Hello @Gleb, thank you for your reply.

I am familiar with that plugin, but AFAIK it does not handle multiple lines (or I could not get it to do so), converting all TextNodes to “Auto Width” mode, and it creates the dimensions of the “substrate” (or at least just its height) based on the dimensions of a single letter in a given font, which the user has to specify in the plugin settings (default = “o”). Of course, it is not open source, as far as I can tell, so I can’t see exactly what it is doing, but this is the sense one gets.

As for what you mentioned about your suggestion, I did not see any other post from you in this topic—could you please clarify what your suggestion is again?

Thank you for your help.

PS in experimentation with awaiting a sleep function before accessing the fillGeometry property of a TextNode after updating its textDecoration with setRangeTextDecoration(), I found that even a 1ms long delay with 100,000 words of text works and is very snappy in terms of performance, so it actually seems to be working out this way.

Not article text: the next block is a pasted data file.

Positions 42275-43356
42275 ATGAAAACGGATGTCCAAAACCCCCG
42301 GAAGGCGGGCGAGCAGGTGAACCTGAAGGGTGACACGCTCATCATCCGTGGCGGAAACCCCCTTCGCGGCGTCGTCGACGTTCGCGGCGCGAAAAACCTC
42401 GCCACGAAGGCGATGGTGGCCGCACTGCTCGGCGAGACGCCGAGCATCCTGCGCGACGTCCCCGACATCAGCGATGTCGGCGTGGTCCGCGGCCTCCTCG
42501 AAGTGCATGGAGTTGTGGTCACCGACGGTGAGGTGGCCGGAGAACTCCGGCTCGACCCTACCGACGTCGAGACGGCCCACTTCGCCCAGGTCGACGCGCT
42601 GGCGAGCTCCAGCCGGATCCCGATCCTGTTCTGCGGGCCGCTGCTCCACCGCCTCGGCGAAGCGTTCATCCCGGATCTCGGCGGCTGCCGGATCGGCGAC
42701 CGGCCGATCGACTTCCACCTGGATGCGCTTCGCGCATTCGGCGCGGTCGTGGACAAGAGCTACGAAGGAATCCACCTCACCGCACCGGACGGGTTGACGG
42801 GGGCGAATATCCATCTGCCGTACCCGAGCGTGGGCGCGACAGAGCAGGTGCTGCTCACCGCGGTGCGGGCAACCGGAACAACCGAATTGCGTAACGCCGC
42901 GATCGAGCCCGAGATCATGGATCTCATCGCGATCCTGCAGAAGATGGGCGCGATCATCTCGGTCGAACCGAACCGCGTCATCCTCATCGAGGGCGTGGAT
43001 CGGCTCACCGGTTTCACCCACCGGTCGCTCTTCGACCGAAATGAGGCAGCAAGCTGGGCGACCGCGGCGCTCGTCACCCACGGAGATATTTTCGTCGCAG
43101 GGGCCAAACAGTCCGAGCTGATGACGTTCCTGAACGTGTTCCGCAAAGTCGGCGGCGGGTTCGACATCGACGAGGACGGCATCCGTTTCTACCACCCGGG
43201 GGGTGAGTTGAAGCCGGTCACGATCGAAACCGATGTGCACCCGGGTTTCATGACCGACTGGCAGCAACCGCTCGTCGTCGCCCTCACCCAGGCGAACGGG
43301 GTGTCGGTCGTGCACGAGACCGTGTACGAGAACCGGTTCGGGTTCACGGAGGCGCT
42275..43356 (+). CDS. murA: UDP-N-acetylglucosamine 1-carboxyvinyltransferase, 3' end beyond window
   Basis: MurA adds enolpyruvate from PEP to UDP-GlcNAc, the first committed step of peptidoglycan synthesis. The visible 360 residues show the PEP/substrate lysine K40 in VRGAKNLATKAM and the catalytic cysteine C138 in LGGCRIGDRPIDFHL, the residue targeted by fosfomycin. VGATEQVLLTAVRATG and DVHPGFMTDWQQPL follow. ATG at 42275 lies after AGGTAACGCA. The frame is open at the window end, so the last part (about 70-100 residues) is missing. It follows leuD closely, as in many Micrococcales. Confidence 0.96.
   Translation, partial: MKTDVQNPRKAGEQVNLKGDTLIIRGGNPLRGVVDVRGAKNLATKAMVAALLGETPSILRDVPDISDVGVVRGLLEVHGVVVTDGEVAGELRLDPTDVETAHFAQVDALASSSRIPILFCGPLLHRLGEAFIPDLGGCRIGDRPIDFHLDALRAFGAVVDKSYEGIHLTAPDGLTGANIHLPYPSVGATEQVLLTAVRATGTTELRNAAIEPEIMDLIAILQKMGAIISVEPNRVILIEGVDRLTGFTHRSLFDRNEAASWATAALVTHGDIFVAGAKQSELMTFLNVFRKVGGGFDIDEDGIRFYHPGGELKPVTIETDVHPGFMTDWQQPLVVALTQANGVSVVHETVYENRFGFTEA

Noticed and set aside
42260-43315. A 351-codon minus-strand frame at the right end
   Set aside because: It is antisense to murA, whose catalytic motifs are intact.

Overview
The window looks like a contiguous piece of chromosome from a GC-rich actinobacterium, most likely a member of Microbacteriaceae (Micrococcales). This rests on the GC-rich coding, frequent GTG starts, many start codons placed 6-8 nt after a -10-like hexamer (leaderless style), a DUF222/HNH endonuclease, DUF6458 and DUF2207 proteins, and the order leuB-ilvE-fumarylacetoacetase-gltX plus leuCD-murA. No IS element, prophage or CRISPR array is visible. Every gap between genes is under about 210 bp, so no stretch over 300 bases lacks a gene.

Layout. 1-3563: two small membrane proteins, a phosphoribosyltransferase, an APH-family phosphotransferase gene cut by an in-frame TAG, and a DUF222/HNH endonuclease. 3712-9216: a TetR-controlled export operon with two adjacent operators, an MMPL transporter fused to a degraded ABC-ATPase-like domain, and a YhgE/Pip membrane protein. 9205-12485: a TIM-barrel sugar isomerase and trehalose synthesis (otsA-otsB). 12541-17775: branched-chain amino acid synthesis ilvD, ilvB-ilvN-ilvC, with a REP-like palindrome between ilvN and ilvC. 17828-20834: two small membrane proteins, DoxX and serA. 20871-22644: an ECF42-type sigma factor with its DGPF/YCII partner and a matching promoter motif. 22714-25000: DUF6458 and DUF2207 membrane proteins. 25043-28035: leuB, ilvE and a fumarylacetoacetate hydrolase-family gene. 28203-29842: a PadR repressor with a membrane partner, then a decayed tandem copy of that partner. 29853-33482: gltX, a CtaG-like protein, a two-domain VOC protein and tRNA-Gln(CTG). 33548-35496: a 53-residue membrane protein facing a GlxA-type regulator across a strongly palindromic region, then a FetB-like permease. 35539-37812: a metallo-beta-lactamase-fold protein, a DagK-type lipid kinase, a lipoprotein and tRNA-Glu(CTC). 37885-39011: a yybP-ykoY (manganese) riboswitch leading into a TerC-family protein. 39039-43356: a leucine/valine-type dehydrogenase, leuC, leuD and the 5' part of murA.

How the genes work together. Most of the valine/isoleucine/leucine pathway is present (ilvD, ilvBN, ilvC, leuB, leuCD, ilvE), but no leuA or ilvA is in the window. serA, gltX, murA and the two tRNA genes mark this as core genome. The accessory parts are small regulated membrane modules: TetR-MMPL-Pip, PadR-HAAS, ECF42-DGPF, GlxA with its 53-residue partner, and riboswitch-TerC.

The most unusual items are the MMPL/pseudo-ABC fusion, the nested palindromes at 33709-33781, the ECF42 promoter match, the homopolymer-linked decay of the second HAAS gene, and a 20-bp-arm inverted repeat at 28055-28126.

Oh, sorry, I got confused.

  1. I forgot which plugin is using the technique I thought about. I shared this technique years ago on the forum or on discord. Maybe it was Nisa Text?

  2. I read this thread before so I thought I provided my solution but I guess I saw it’s solved already so I didn’t end up posting anything.

My solution is to duplicate text, delete all characters and then add characters or words one by one until you get a line wrap which can be detected by node height.

Use an event listener instead of a delay function:

The event will fire when the node properties change.

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@tank666 I should have listened to you earlier. on('nodechange', callback) was indeed the answer I needed, not so much from a debugging perspective, but as you correctly point out in your latest message, as a trigger for the rest of the action.

Works great!

Only problem is that I now have to clean up the event listener with off(), but you have to pass an exact reference to the callback function to off(), and the way my code is written, this will be complicated to achieve. Oh well, I will figure it out.

Thanks again.